I just ordered a car charger for the iPhone for a nickel plus $2.98 shipping. It has the iPhone specific connector that I can use instead of the female USB connector. I will update this blog when I have tried it.

iPhone car charger

I just received the above charger and although it works it is not what I was looking for.

Charger circuitry

The board contains 4 capacitors, 5 resistors, 1 diode, 1LED and the regulator IC.
Two wires connected to Firewire power pins.

Two wires connected to Firewire power pins.

Unfortunately the cable only has two wires in it and the are attached to pins 19 & 20 (Red, Firewire power +12 VDC) and pins 29 & 30 (Black, Firewire ground).
This charger supplies approximately 9 VDC to the Firewire power pins and it seems to do the job.
I also ordered the following cable for 33 cents plus $2.98 shipping.
Retractable USB to iPhone cable

Retractable USB to iPhone cable

This one should do the trick. When I receive it I will cut of the USB end and wire it directly to the battery pack.


21 comments so far

  1. Nano on

    Built one this morning, works on Iphone V1 and Ipod touch.

    Flying this weekend and I was worried about being without a functional media player after a few hours of video and mp3.

    Thanks a lot!


  2. Lars on

    I just verified that it DOES work with the new 3g iPhone, however new batteries will give over 6v and the phone will not recognize the charger. If you take one battery out and short the socket, you’ll gt closer to 5v (on brand new batteries). Basicaly the 3g is picky about the input voltage (or the voltage at the data terminals) and won’t charge unless it sees 5v across 1 and 4 and half that on 2 &3. To summarize, add a voltage regulator to this project and you should be 3g ready!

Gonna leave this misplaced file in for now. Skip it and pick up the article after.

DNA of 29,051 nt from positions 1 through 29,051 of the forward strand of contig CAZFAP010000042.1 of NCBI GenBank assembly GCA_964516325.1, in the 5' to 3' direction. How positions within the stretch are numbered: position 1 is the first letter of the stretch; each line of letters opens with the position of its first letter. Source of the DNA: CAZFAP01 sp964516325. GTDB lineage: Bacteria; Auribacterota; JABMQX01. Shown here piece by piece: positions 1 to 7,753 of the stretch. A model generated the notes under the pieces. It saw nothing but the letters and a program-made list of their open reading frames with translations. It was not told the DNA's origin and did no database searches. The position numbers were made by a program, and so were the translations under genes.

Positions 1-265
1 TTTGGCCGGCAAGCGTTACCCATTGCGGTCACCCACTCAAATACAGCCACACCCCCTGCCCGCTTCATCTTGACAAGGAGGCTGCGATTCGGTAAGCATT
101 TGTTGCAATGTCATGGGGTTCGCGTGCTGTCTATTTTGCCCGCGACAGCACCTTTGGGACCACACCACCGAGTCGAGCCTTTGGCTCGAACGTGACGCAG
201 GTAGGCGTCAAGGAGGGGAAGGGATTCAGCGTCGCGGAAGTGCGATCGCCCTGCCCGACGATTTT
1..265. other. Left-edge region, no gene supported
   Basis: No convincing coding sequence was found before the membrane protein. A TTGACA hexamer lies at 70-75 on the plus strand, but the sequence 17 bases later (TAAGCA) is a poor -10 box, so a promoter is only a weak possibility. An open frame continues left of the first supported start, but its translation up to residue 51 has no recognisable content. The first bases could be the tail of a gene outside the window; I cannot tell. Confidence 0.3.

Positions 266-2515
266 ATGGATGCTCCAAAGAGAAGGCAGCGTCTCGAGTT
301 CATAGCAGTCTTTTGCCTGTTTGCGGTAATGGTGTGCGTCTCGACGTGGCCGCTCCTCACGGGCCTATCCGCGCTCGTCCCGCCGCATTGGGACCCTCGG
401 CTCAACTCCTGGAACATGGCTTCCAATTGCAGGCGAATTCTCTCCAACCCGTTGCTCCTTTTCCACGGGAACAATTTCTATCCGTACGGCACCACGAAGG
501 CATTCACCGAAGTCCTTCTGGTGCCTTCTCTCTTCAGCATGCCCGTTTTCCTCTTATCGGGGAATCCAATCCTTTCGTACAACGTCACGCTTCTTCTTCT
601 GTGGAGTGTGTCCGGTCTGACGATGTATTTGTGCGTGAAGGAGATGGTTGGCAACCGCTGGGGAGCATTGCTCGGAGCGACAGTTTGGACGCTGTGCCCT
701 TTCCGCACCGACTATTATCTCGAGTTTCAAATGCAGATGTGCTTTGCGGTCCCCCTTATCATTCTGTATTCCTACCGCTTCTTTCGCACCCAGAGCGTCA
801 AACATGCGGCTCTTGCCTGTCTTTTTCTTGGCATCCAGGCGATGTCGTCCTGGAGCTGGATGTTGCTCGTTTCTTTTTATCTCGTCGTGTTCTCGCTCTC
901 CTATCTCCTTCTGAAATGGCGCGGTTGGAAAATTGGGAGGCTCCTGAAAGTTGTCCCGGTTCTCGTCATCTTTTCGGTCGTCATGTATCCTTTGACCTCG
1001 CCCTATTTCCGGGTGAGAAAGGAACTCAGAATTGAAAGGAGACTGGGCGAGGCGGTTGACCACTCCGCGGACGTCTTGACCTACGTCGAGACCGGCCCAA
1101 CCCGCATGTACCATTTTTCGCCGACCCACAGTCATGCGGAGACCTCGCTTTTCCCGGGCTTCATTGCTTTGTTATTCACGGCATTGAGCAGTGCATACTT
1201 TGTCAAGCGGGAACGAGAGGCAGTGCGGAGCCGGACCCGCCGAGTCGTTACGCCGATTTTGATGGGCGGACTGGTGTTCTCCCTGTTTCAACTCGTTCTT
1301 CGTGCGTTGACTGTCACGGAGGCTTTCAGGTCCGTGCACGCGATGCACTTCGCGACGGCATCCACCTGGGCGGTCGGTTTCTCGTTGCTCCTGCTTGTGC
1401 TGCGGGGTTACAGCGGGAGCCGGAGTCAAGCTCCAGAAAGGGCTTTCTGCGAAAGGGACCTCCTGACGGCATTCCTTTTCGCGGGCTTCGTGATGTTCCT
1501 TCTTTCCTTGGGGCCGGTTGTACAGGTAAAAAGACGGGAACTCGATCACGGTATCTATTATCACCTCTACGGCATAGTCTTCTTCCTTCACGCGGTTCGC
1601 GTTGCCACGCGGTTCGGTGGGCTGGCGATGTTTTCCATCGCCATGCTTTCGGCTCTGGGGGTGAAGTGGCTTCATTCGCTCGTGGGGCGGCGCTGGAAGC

3. V42 on

    Ahhh, I think you forgot to square the voltage.

    Power (watts) is equal to V^2/R. Resistance in series is additive (so you got that right). That makes it a 180 micro amp draw (6^2/200000), but then who’s counting!

  4. V42 on

    Ahhh, sorry I misread you’re original post and confused watts and amps (as well as mistyped amps for watts in my post) 😦

    You are indeed correct… a 30 micro amp draw. Which in turn, consumes 0.00018 watts of parasitic power too 🙂

    So with 2500 milliamp hour batteries in series, for example, it would take 9.5 years for it to drain unused due to simple shelf storage. Since the rechargeables self-discharge at a much faster rate, a pretty practical arrangement I’d say.

  5. Dennis on

    Actually, I found that you don’t even need the resistors. Just tie the two leads together (D+ and D-) on the iPhone side. Basically the iPhone will talk to itself. Don’t tie them to the voltage leads at all.

    This minor improvement was brought about by necessity – I found myself without power and without a car charger after Hurricane Ike, but with a USB cigarette lighter adapter. The regular USB to dock cables wouldn’t work. I remembered seeing this before and thought that that might be the key, but I didn’t have any resistors handy (nor would I have had a way to solder them anyway).